So even if it may seem as management is pushing for test automation to save time, increase quality and enable more frequent and smaller releases it is actually something that the entire organization benefits from.
Another question is what you should test. Let me explore this a bit.
What are you supposed to test? The simple answer is obviously everything. But everything is not possible. Not given a time constraint, which usually is the case. You must give the developers feedback while they still remember what they did. This normally means within minutes and in some cases up to an hour. Not the next day, next week or next month.
It isn’t reasonable to test anything out of your control or that is out of your responsibility. If you system is a part of larger context, which usually is the case, then you must most likely stop testing at the boundaries of your responsibility.
You must remove or take control over all moving parts that affects your system. This means taking control over the environment where the system lives. If you are depending on a web service that another system is providing, you must be in total control over that service. You must know what it will respond with for a given query. In other words, mocking or stubbing the system your system depends on.
It is very important that you know what you are testing so you don’t test things by coincidence. A good plan and well defined boundaries are very important.
When you have sufficient answers for why and what, it is time for the how.
This is usually the starting point for many people and it is important but it is not the most important thing in my book. This is about tools and how to use them. It is also about how to take control over the moving parts that will make your tests flaky and unreliable if you are not in control.
What do you want to take control over? I already mentioned an example above with a web service. A web service is an example of an external dependency that you must have have control over. A list of things that you must be in control over would, at least, contain these things:
This may be other services your system relies on to either deliver information to or get information from.
A lot of system operates on data and it is therefore extremely important that the test data is well known and doesn’t contain inconsistencies that will break a test suit. It is very important that the test data doesn’t change between two test executions in such a way that the result for a given scenario becomes different. If you count the number of rows in a table and expect them to be 42, then it is very important that they stay at 42 no matter how many times you execute the test suite.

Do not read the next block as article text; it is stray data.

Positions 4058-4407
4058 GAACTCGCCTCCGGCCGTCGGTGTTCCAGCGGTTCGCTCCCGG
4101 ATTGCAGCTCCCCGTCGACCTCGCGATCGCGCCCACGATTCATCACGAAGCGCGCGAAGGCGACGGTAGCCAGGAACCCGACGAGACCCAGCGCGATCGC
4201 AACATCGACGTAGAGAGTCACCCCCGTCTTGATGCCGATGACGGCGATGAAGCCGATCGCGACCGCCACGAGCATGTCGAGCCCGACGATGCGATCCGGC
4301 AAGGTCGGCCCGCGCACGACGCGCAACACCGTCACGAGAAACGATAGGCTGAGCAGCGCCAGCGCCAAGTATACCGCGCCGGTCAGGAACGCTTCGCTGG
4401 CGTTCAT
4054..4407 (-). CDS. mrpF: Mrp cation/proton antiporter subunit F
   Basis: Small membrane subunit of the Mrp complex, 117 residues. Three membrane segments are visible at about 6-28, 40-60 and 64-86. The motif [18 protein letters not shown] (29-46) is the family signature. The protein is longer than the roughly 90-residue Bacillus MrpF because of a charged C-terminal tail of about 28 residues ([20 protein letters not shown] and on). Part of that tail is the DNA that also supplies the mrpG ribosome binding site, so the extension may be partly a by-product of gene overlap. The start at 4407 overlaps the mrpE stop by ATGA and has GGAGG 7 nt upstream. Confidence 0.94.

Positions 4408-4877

The time moves relentlessly forward and may be hard to be in control over. But being in control of time means that you are able to test things that should only occur at a given point in time. Suppose that you test that a cron job starts at a specific time. It is not reasonable to have a test that waits until that point in time appears. Especially if it is something that only should occur on Sundays at 07:15. You must be in charge over time and manipulate it as you need.
Being in charge over time is difficult if the system you test is deployed in an environment that is hard to manipulate. But it is easy to be in charge over time on a unit test. Some of these things should therefore be tested in unit tests and not anywhere else.
A core property of randomness is that it is hard to predict. It is because of this it is called random. But if you inject randomness into a function, then it is easy to be in charge and control random. This is again hard to test from the outside of a system, but it is easy if you test it on the inside. Random is a great candidate for a unit test.
How do you know that the tests are correct? What is testing the tests? This is the same questions as who is guarding the guard? If you are not writing or reviewing tests, then you have to trust the people who are writing and reviewing them. The best way to make sure that the tests written are good is to write them as simple as possible and always pair program when they are written.